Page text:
Pain is Relative

People feel pain differently.  Over the past three days, I thought about this as I sat in a chair in Mt. Sinai hospital on the Upper East Side.  My mother underwent a two-hour surgery and recovered from the eighth floor overlooking 5th Ave.  I am thankful she got the window bed,  I had a great view to think.

With all the advanced technology that a hospital uses, when it comes to a patient’s pain, they stick to basics.  I learned that every patient feels pain differently, even after the same surgical procedure.  They believe that a patient’s threshold for pain varies based on culture, sex, history and other various reasons.

Each morning, the nurse came in gauge how much pain my mother felt.  The method followed a “pain rating scale,” a universal chart with six faces less detailed than Gchat emoticons.  The chart made me laugh; it seemed ridiculous.  Based on my mother’s facial expression, the nurses managed the dose of her meds.  A chart with six faces, which a kindergartner could draw, determined the dosage of her morphine drip, whether she would get one or two Percocet and if she needed a Valium that day.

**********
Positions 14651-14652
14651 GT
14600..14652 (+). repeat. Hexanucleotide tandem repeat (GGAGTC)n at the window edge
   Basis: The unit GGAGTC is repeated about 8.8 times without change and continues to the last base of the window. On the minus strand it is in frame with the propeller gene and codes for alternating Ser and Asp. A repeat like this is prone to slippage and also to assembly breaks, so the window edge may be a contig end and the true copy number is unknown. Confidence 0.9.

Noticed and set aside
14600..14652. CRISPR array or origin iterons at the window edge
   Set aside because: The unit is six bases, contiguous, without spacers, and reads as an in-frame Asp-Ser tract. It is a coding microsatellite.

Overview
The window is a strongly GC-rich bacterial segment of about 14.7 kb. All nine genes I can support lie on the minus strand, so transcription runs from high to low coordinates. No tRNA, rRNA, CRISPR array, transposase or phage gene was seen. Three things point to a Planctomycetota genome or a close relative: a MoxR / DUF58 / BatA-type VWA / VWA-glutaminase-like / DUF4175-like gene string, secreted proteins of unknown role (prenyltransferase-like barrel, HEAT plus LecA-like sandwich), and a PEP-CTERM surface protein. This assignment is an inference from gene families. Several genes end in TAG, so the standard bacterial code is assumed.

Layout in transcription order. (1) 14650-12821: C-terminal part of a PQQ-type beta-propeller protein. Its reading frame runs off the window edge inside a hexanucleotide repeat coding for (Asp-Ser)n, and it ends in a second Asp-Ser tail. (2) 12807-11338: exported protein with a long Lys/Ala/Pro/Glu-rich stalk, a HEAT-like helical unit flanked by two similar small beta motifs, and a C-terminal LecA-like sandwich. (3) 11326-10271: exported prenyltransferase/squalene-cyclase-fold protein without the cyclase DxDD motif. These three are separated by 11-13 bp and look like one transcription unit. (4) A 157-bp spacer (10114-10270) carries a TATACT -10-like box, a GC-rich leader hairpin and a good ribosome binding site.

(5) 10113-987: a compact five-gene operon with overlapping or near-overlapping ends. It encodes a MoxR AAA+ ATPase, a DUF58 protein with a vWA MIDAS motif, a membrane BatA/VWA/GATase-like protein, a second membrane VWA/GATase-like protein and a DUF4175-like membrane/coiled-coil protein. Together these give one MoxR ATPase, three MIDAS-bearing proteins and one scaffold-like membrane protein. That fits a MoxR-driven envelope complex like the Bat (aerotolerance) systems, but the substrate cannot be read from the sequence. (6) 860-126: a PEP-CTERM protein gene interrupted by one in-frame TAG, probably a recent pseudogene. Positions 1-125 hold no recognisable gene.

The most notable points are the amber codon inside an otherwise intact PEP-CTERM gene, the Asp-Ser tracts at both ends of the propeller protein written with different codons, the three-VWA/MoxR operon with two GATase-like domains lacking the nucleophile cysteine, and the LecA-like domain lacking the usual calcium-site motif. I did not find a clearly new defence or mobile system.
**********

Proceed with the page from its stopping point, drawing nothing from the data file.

Pain is hard to see from the outside.  Hospitals believe that facial expressions are able to portray the level of pain a person feels, but even they are using an archaic method.  I guess it’s the best they can do.  What this method does show, is that there isn’t a way to know how much pain a person is expected to feel after a specific operation.  The hospital is aware that pain is relative to each patient.  All they can do is track the patient’s facial expressions a few times a day to get a feel for how much pain is really there.

Emotional pain is dealt with differently.  It is not as simple as a chart with six faces ranging from “no hurt” to “hurts worst.”  Still, both types of pain are connected in a sense that both are relative to the patient.  The same cause will affect each patient differently.

I wish I realized this a year ago.

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